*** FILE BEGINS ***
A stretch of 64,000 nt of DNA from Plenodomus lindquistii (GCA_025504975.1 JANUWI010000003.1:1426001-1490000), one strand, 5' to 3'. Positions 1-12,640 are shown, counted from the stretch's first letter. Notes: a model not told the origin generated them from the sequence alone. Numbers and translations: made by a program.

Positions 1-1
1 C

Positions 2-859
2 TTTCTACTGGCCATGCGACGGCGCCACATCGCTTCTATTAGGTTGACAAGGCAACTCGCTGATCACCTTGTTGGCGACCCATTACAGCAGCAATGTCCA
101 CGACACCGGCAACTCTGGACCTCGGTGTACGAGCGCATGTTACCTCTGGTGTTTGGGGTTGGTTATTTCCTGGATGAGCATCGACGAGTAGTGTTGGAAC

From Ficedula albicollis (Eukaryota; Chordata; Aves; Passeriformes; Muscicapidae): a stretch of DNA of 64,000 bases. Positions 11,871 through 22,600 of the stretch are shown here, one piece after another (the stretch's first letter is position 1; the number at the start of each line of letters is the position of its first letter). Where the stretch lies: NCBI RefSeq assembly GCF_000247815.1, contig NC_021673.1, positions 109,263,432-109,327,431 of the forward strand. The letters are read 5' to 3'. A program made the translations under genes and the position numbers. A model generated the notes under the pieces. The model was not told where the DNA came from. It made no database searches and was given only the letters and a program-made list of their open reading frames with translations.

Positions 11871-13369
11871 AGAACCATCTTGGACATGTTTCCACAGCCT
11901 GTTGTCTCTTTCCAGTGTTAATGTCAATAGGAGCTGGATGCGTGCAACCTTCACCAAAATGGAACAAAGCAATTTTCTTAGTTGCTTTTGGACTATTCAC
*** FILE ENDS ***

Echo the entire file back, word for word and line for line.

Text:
A stretch of 64,000 nt of DNA from Plenodomus lindquistii (GCA_025504975.1 JANUWI010000003.1:1426001-1490000), one strand, 5' to 3'. Positions 1-12,640 are shown, counted from the stretch's first letter. Notes: a model not told the origin generated them from the sequence alone. Numbers and translations: made by a program.

Positions 1-1
1 C

Positions 2-859
2 TTTCTACTGGCCATGCGACGGCGCCACATCGCTTCTATTAGGTTGACAAGGCAACTCGCTGATCACCTTGTTGGCGACCCATTACAGCAGCAATGTCCA
101 CGACACCGGCAACTCTGGACCTCGGTGTACGAGCGCATGTTACCTCTGGTGTTTGGGGTTGGTTATTTCCTGGATGAGCATCGACGAGTAGTGTTGGAAC

From Ficedula albicollis (Eukaryota; Chordata; Aves; Passeriformes; Muscicapidae): a stretch of DNA of 64,000 bases. Positions 11,871 through 22,600 of the stretch are shown here, one piece after another (the stretch's first letter is position 1; the number at the start of each line of letters is the position of its first letter). Where the stretch lies: NCBI RefSeq assembly GCF_000247815.1, contig NC_021673.1, positions 109,263,432-109,327,431 of the forward strand. The letters are read 5' to 3'. A program made the translations under genes and the position numbers. A model generated the notes under the pieces. The model was not told where the DNA came from. It made no database searches and was given only the letters and a program-made list of their open reading frames with translations.

Positions 11871-13369
11871 AGAACCATCTTGGACATGTTTCCACAGCCT
11901 GTTGTCTCTTTCCAGTGTTAATGTCAATAGGAGCTGGATGCGTGCAACCTTCACCAAAATGGAACAAAGCAATTTTCTTAGTTGCTTTTGGACTATTCAC